There is something else going on and I would hate to see you install another caliper and have it lock up.

I will check back soon. It will work out.

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Friday, October 8th, 2010 AT 3:22 PM
Tiny
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I appreciate the throughness of the questioning so no problem there. Here's the sequence-:
1. Change front pads, left front starts locking.
Change/replace left front caliper and brake hose.
2. Left front starts locking. Change/replace caliper and hose.
3. Left front starts locking. Replace proportioning valve.
3. Runs well for two days approximately 50 miles driving in different segments.
4. New left front caliper starts locking again, rigt side is working fine. Replace this caliper with a new one.
5. Drive three separate occassions approximately 50-60 miles total.
Problem reoccurs except this time the new right caliper is locking.
As you mentioned, I am doubtful that I got two bad calipers so I am puzzeled.
The rear brakes are drum with shoes that were replaced about two months ago. I had no problems with the rear brakes since the change.

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Monday, October 11th, 2010 AT 7:31 PM
Tiny
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On my previous reply, #2 should be the Right front starts locking.
I'm wondering if there could be a problem with the pads overheating and sticking to the rotor? Strange thought but I'm not sure what else to look for.

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Monday, October 11th, 2010 AT 7:34 PM
Tiny
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I do not think that the pads are the source unless you got something defective or really cheap. Just increasing the likelihood of a defective issue. In either case, I agree it is odd and is probably not the reason for the problem.
I would not rule it out, but something in the caliper is more likely.
Unfortunately, now that it has locked up once, the original reason that caused it could be covered by the damage that the locked caliper has caused to the pads and caliper.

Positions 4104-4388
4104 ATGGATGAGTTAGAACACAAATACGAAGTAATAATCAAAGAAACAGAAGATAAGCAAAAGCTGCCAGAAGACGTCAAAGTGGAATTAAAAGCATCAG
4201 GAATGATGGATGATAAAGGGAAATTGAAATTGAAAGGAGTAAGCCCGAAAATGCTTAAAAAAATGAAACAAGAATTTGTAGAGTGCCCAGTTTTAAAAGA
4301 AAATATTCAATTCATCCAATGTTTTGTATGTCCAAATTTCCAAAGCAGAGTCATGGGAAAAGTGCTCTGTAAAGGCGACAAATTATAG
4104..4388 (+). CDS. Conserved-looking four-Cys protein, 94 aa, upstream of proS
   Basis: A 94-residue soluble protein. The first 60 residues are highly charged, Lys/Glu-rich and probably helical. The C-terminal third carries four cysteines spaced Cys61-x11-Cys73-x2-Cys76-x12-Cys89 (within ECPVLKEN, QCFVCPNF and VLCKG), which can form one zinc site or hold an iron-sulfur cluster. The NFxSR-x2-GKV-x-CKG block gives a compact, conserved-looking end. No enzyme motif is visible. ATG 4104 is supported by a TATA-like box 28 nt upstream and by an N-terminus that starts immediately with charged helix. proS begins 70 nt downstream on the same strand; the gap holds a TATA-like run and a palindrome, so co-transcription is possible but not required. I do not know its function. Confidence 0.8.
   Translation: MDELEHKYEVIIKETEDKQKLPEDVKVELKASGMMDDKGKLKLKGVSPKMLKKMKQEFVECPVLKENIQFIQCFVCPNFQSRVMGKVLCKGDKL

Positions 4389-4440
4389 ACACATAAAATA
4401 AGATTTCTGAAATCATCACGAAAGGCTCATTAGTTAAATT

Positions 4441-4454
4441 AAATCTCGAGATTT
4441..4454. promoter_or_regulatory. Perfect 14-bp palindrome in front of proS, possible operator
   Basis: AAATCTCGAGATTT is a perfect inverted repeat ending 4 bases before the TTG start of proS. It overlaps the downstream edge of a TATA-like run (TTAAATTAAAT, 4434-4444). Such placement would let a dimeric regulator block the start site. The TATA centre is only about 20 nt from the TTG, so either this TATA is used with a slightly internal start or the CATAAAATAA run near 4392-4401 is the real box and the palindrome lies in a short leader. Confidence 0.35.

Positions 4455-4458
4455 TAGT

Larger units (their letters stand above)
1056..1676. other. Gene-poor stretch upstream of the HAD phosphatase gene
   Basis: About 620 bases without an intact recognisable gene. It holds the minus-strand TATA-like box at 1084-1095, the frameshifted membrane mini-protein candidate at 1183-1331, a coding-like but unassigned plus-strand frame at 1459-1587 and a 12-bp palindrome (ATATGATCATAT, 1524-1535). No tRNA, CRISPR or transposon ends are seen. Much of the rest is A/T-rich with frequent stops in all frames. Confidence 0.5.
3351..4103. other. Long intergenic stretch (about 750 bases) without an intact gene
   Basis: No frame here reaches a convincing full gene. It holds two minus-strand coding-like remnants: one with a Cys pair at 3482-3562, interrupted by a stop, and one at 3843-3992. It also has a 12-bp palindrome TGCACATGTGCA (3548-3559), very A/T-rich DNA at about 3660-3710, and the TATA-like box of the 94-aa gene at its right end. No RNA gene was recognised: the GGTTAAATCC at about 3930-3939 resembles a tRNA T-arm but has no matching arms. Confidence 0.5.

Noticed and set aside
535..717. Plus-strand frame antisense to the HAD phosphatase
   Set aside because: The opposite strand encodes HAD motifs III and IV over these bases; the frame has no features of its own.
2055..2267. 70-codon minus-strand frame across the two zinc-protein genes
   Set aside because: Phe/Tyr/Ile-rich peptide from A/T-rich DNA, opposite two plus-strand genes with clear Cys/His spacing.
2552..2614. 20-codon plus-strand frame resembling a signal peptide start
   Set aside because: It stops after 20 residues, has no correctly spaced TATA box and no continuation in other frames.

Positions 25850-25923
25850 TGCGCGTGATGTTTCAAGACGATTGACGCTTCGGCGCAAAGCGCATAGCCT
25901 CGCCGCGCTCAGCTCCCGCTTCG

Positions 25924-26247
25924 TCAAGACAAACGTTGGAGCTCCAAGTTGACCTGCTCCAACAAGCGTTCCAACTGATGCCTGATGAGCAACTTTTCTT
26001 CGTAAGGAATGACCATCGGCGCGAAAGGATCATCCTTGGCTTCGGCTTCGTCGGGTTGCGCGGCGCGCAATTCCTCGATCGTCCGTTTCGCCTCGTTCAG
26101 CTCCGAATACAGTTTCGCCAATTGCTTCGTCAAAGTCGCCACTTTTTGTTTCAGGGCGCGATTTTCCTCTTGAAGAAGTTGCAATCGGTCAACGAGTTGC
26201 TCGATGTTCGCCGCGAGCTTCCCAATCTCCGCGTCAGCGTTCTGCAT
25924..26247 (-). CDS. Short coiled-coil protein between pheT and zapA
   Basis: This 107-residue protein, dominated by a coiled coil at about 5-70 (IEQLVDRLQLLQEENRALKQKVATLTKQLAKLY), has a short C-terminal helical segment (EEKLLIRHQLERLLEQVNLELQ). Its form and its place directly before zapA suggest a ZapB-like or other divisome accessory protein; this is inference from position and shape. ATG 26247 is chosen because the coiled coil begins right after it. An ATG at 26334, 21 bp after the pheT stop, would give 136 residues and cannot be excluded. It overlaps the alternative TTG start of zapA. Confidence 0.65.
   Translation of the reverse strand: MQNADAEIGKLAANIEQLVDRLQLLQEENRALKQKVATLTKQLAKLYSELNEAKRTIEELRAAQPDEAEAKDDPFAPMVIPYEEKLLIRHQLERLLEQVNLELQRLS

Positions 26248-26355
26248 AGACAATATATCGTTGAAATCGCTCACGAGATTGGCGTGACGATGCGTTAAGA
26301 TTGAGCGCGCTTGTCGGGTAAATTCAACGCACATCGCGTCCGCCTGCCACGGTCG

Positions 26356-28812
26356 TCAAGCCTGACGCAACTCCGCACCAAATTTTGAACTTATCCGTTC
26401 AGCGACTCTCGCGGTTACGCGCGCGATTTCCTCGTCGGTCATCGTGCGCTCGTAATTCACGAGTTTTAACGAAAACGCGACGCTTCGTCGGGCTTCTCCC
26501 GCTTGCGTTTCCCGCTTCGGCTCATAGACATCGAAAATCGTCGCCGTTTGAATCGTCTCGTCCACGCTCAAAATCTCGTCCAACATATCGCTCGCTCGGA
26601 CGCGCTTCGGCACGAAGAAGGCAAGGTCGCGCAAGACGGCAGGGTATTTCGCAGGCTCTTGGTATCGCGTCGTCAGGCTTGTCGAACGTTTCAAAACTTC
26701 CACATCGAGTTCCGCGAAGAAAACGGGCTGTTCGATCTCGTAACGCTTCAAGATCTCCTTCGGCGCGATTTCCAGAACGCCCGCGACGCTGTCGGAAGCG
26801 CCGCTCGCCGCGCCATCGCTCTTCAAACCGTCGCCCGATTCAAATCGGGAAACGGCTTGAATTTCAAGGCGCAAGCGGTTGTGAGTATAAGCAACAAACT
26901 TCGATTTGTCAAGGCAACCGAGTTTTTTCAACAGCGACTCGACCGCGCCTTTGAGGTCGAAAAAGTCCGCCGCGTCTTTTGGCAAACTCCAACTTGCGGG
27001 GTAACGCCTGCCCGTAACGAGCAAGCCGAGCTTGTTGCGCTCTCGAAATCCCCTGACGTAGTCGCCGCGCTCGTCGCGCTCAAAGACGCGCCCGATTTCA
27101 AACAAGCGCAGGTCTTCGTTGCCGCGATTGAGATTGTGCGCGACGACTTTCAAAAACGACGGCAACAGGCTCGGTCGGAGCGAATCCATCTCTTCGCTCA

I would get a new caliper through warranty and buy a new set of pads. However I am apprehensive to install them as of yet because if they were not the original source for the problem, they will be damaged and need replacing again without gaining any insight into the source of the problem.

I am going to do some research and put some more thought into the issue.

Go ahead and try getting replacements through warranty, but don't install them until we can get some more insight into the problem. You should only have to carry the core cost on the caliper for a while.

I will get back with some answers ASAP. Let me know what you find out and we will get you there.

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Monday, October 11th, 2010 AT 9:43 PM
Tiny
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I found somethhing strange in the slide pins/bolts. The ones in the second replacement caliper kit were different from the original as well as the first caliper kit. When I checked the right side caliper replacement pins/bolts the upper one is also different and was very difficult to remove although well greased. I'm going to switch those pins/bolts with the original ones and see if that makes a differance.

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Tuesday, October 12th, 2010 AT 8:59 AM
Tiny
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I will be checking the posts as much as I can untill I see what comes from changing the hardware issue you found.

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Tuesday, October 12th, 2010 AT 10:36 AM
Tiny
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It's been 3 days with the usual amount of driving and th problem has not reoccured. The slide pins/bolts seemed to be the problem. I used the original pins/bolts and they are working fine so far. Thanks for your thoughfullness and input.
This car has been a great blessing to me and my family and I'm hoping to get to 500,000 miles with it. I've not had any engine or transmission issues to date.

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Friday, October 15th, 2010 AT 10:11 AM
Tiny
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That is great news. I am so glad to hear that it worked out without having to spend any more money or time.

I forget how many miles are on the car, but just a few thoughts that I have found that will certainly get almost any car to get that many miles on it.

If your car has more than 50,000 miles on it, synthetic oils can cause more harm than good. The reason for this is that synthetics can cause leaks because it lubricates too well that it will slip past rings and leak around seals.